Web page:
Many studies have demonstrated the superiority of technology over clinical appreciation in many fields of our practice. Acceleromyographic monitoring of residual neuromuscular block antagonisation is better than clinical evaluation, target-controlled is better than manually-controlled infusions of propofol for intubation under spontaneous breathing anesthesia; the use of a hand-held manometer is better than digital palpation of the pilot balloon to assess the intra-cuff pressure of tracheal tubes, etc. [3],[4],[5]

The originality of the study of Veena Asthana et al. is to demonstrate that the dosing of propofol for anesthesia induction is similar whether they use loss of verbal control or Bispectral Index of electroencephalogram (BIS) monitoring as reference. [1] BIS level was comparable in both groups at intubation time.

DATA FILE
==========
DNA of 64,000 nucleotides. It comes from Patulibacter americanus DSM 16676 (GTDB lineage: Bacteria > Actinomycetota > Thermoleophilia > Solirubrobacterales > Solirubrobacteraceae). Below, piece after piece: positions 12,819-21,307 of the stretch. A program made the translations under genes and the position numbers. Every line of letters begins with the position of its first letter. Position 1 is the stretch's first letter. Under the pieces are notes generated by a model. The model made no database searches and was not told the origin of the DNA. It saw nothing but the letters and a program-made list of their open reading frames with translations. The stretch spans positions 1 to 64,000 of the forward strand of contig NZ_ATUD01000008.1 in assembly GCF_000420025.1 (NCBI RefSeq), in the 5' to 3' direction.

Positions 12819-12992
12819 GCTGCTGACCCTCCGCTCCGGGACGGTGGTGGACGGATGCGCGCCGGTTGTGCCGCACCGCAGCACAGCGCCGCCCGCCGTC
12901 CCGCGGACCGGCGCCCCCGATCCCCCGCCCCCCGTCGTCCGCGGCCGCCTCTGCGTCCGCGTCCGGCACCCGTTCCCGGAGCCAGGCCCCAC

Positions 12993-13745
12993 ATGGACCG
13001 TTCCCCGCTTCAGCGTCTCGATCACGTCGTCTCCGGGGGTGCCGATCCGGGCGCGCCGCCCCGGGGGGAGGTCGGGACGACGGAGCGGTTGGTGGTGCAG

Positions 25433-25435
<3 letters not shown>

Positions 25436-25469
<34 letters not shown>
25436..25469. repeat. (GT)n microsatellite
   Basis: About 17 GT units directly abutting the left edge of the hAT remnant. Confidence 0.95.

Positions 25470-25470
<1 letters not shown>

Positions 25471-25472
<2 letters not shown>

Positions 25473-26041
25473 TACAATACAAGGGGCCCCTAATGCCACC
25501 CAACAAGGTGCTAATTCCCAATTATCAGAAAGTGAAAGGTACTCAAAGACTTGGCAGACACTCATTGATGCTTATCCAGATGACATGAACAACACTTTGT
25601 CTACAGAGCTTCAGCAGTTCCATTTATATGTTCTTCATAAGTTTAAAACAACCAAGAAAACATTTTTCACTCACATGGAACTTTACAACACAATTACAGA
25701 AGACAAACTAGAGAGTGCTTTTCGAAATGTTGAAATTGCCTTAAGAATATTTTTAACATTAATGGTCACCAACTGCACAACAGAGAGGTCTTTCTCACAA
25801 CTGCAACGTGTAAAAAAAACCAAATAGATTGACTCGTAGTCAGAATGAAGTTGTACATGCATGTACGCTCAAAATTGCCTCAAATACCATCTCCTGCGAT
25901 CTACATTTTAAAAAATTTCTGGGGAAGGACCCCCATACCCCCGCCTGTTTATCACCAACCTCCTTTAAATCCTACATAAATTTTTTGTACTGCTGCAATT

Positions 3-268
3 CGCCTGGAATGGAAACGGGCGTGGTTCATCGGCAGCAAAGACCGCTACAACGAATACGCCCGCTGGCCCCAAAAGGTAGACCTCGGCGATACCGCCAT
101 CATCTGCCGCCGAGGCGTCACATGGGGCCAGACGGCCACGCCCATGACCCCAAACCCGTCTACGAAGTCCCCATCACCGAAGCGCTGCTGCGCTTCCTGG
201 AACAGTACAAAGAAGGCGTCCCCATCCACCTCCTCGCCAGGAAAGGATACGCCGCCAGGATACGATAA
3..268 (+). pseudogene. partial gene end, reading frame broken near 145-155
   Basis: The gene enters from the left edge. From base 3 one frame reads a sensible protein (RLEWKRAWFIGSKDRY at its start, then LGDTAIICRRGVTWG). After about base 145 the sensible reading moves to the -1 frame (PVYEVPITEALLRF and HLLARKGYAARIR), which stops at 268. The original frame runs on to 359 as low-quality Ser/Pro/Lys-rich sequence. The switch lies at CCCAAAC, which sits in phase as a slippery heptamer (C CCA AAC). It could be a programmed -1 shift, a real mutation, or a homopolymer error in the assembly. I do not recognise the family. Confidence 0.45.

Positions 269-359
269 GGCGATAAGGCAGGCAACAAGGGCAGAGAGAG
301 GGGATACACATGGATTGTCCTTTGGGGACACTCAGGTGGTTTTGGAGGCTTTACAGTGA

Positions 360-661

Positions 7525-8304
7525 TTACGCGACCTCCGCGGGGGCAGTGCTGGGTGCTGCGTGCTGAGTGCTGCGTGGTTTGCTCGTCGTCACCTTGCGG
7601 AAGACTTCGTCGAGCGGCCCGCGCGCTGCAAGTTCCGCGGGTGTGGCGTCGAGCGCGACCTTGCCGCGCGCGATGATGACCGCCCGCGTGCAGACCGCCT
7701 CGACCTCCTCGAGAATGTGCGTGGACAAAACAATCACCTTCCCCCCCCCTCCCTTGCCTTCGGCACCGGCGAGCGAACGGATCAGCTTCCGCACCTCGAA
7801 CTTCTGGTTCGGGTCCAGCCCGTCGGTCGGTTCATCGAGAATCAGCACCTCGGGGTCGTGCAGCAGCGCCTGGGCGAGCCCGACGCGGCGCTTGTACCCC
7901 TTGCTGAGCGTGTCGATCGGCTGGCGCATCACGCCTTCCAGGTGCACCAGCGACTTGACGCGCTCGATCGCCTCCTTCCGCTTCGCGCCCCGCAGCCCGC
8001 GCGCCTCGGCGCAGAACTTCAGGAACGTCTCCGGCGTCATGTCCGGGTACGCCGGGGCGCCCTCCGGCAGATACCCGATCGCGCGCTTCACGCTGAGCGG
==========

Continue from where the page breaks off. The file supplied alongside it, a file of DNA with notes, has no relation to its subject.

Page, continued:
The need to optimize drug administration during anesthesia is now well recognized and tracheal intubation time is a critical while. The first concern is for hemodynamic stability: In the example, the results of a recent study confirm that the duration of a 30% reductions in mean blood pressure from baseline, was associated with postoperative stroke in patients undergoing non-cardiac, non-neurosurgical surgery. [6] In Veena Asthana et al. study, no difference was recorded in heart rate and non-invasive arterial pressure value between clinical and BIS groups. The variations between pre-induction and post intubation time where clinically insignificant.

The second concern is the risk of memorization. In the Veena Asthana et al. study the BIS value at intubation time was 52.91±11.04 in clinical group and 53.43±7.60 in BIS group. [1] With or without BIS monitoring the values are in a good range to limit this complication.